• Tragic Irony: Socrates in Hegel's History of Philosophy

      Kamtekar, Rachana; Farr, Patrick Matthew; Anas, Julia; Christiano, Tom (The University of Arizona., 2013)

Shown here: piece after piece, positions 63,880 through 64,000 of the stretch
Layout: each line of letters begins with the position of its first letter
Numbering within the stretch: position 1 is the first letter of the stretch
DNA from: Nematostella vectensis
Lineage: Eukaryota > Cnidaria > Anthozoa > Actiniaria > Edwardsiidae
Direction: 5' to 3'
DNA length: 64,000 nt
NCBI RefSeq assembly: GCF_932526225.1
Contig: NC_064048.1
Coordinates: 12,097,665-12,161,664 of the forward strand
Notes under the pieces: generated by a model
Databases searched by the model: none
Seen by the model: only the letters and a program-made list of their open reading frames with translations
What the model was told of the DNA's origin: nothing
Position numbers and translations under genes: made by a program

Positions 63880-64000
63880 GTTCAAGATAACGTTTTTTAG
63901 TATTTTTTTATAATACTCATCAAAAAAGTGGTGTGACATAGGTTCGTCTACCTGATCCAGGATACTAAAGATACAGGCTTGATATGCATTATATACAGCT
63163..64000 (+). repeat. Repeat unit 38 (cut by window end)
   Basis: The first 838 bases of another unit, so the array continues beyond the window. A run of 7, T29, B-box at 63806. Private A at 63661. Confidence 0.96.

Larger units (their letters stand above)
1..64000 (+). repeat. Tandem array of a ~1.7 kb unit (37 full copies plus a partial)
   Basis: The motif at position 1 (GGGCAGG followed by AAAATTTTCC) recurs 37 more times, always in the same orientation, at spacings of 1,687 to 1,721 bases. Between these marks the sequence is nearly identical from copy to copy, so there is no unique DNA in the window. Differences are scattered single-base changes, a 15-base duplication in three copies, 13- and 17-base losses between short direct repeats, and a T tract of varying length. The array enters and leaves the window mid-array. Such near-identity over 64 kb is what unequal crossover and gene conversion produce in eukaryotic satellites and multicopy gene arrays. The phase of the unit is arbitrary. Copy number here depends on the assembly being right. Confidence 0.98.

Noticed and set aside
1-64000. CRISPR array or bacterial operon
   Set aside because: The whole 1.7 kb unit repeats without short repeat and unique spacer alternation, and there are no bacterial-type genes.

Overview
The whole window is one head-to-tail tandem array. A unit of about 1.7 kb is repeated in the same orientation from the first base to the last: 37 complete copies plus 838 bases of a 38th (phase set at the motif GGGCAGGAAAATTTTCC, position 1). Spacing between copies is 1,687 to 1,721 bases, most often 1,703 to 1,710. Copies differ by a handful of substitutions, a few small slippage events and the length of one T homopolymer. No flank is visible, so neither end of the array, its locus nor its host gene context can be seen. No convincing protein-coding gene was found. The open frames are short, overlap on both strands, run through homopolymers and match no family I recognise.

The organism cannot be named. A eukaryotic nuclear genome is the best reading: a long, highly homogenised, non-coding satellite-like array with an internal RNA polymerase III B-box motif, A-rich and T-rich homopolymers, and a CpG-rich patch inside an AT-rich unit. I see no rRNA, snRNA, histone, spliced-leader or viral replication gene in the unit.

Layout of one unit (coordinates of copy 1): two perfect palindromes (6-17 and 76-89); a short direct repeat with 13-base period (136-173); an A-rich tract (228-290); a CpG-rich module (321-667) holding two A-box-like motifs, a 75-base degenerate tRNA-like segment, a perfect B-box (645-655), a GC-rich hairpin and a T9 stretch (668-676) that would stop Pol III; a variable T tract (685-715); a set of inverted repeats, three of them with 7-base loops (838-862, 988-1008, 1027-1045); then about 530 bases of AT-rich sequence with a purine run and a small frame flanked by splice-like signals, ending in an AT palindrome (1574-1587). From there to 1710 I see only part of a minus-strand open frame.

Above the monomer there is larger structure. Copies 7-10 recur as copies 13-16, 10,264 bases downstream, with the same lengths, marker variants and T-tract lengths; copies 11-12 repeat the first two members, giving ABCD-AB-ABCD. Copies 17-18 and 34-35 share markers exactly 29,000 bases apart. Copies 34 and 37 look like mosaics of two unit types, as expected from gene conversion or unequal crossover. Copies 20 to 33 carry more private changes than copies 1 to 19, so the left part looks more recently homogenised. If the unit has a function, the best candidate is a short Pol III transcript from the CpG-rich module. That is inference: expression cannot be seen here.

The following thesis outlines Hegel’s interpretation of Socrates in order to prove that as a negative dialectician, Socrates constitutes both a world historic personality who met a fate (Schicksal) which was tragic and practiced a philosophy which was tragically ironic. In this undertaking, Hegel’s Theory of Tragedy takes central importance which defines tragedy as two equally justified opposing forces which clash and destroy one another. This Theory of Tragedy is extended to show that through Socrates’ absolutely free will he brought himself to a tragic clash with the Athenian Ethical Life (Sittlichkeit), the Sophists’ arbitrary will, and the phenomenological will of uneducated Athenians. This clash is described in terms of a Hegelian Tragedy within which both Socrates and Athens were right and just in their actions against one another, but in the end were destroyed through those actions. His Method and Dialectic is then argued represent a negative dialectic which through the negation of negativity becomes positive as a midwifery of the consciousness. Next, because his Method and Dialectic begin in negativity and end in positivity, Socratic Elenchus is argued to not be representative of what has been termed “the Socratic Irony,” but instead only the negative moment of the Socratic Method. Finally, the Socratic Irony which Hegel argues is representative of both Socratic Philosophy and world history is defined as a Tragic Irony which sublates the finite consciousness of the phenomenological will, and the Ethical Life (Sittlichkeit), and the infinite arbitrary will of the Sophists in order to become a trans-subjective absolutely free will which becomes infinite itself like the Sophists’ will through reflection on the Ethical Life (Sittlichkeit).